In the end analysis, this is a squad that will seem unpredictable from week to week against many bigger foes. Can they repeat similar success? Yes... but the range of results to also possibly float the Huskies around .500 is just as much of a contingency. This team has to band together and play Us-versus-The-World football, like we've seen for years from the Huskies, to pull off any national rankings. Usually, no one expects much from UConn, so they can then come out of nowhere to surprise. But that they now will fill the role of favorite more often, UConn will see if they have the metal to remain on their modest perch. A small school with an attitude playing in a BCS conference sure can shake things up, and Connecticut will do so again at different times in '08. A bowl year? Yes... But a double-digit win total will be the real challenge.

Projected 2008 record: 9-3
CB Darius Butler
QB - 3.5 DL - 3.5
RB - 4 LB - 3.5
WR - 3.5 DB - 4
OL - 3.5 ..
2007 Statistical Rankings
Total Off:
Sacks Allow:
Total Def:

Passing: Tyler Lorenzen, 197-347-6, 2367 yds., 13 TD

Rushing: Andre Dixon, 167 att., 828 yds., 3 TD

Receiving: Terence Jeffers, 44 rec., 582 yds., 5 TD

Scoring: Tony Ciaravino, 22-27 FG, 34-38 PAT, 100 pts.

Punting: Desi Cullen, 75 punts, 40.7 avg.

Kicking: Tony Ciaravino, 22-27 FG, 34-38 PAT, 100 pts.

Tackles: Lawrence Wilson, 113 tot., 53 solo

Sacks: Julius Williams, 8.5 sacks

Interceptions: Robert Vaughn, 7 for 112 yds.

Kickoff returns: Darius Butler, 4 ret., 17. 5 avg., 0 TD

Punt returns: Jasper Howard, 6 ret., 8.7 avg., 0 TD


OFFENSE: Larry Taylor-WR, Donald Thomas-OG, Terence Jeffers-WR
DEFENSE: Dan Davis-DT, Danny Lansanah-MLB, Tyvon Branch-CB

If UConn is to make a better finish than second place in the Big East, it is on offense that they will need to turn it up. Ok, so true fans point to their 87% success rate in the red zone and consistency in scoring evenly over all four quarters. But that meant only 51% TDs inside the 20 and a mere 35% overall third-down conversion rate. The offense was suspect in all three late season losses. Building on last year’s success (es), we see improvements in production with all of the Husky skill players back and four of the line’s five starters also returning.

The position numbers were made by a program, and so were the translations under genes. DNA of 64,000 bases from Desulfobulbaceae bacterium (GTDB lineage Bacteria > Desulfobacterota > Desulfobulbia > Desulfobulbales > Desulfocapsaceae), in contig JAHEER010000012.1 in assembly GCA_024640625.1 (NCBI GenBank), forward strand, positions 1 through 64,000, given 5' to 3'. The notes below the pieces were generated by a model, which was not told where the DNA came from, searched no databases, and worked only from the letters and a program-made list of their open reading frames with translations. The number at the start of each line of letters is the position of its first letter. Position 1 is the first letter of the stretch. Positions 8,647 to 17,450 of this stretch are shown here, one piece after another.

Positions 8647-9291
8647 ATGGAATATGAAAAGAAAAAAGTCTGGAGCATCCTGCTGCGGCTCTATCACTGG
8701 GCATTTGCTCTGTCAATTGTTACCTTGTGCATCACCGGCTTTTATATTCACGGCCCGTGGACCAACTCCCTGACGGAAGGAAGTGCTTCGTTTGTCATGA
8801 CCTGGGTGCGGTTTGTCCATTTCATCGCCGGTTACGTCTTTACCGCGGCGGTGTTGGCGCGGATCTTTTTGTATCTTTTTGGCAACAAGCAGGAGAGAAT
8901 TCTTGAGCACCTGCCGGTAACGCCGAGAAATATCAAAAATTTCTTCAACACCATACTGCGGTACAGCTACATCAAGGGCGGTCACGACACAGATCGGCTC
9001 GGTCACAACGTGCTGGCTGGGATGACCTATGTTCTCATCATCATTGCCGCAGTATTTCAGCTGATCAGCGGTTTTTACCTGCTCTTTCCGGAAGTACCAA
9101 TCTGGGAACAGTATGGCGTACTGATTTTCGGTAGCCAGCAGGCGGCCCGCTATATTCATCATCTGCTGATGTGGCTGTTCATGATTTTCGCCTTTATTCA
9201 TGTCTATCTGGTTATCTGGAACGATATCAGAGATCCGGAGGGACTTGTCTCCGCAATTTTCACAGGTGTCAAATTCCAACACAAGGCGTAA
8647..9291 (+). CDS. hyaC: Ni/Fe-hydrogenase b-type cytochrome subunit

Senior Tyler Lorenzen, prototypically sized for his dual-threat label, minimizes mistakes (mere six INTs) and relies on consistency rather than flash. Originally at Iowa State (native), he brought his JUCO All-American status into Storrs and was on the first-team by last summer. Take away his sack yards and he almost leads the team in rushing, too. His talents freeze safeties (looks off intended receiver) and subsequently make LBs commit to the box during play-action (ultimately matching up poorly in UConn’s spread looks). Coordinator Rob Ambrose, also the QB coach, only need improve his play calling to make Lorenzen truly shine. Backup Dennis Brown, not on the ’07 roster but the next in line at QB, has transferred, leaving the backup slot wide open this spring.

Both RBs can affect a game with their soft hands. More needs to be made of the Husky aerial assault if production is to take any next steps. The ground game is fine, but if UConn runs it nearly 200 more times than they throw it, like last year, better defenses will again control UConn’s via offensive predictability. The junior pair of Andre Dixon and Donald Brown is interchangeable, making it so little is telegraphed in the play calling when they substitute for each other. Brown, 25lbs heavier than Dixon, can take it to the house just as well as Dixon can run between the tackles. Dixon (Second Team All-Big East) seems to lose fewer yards, so he eventually got the start over Brown. But when you factor in Lorenzen’s quick feet and soph FB Anthony Sherman’s untapped ball-handling skills, the Husky’s 49th-ranked running game will continue to pull foes into the box and therefore make it easier to beat them over the top. Will they oblige?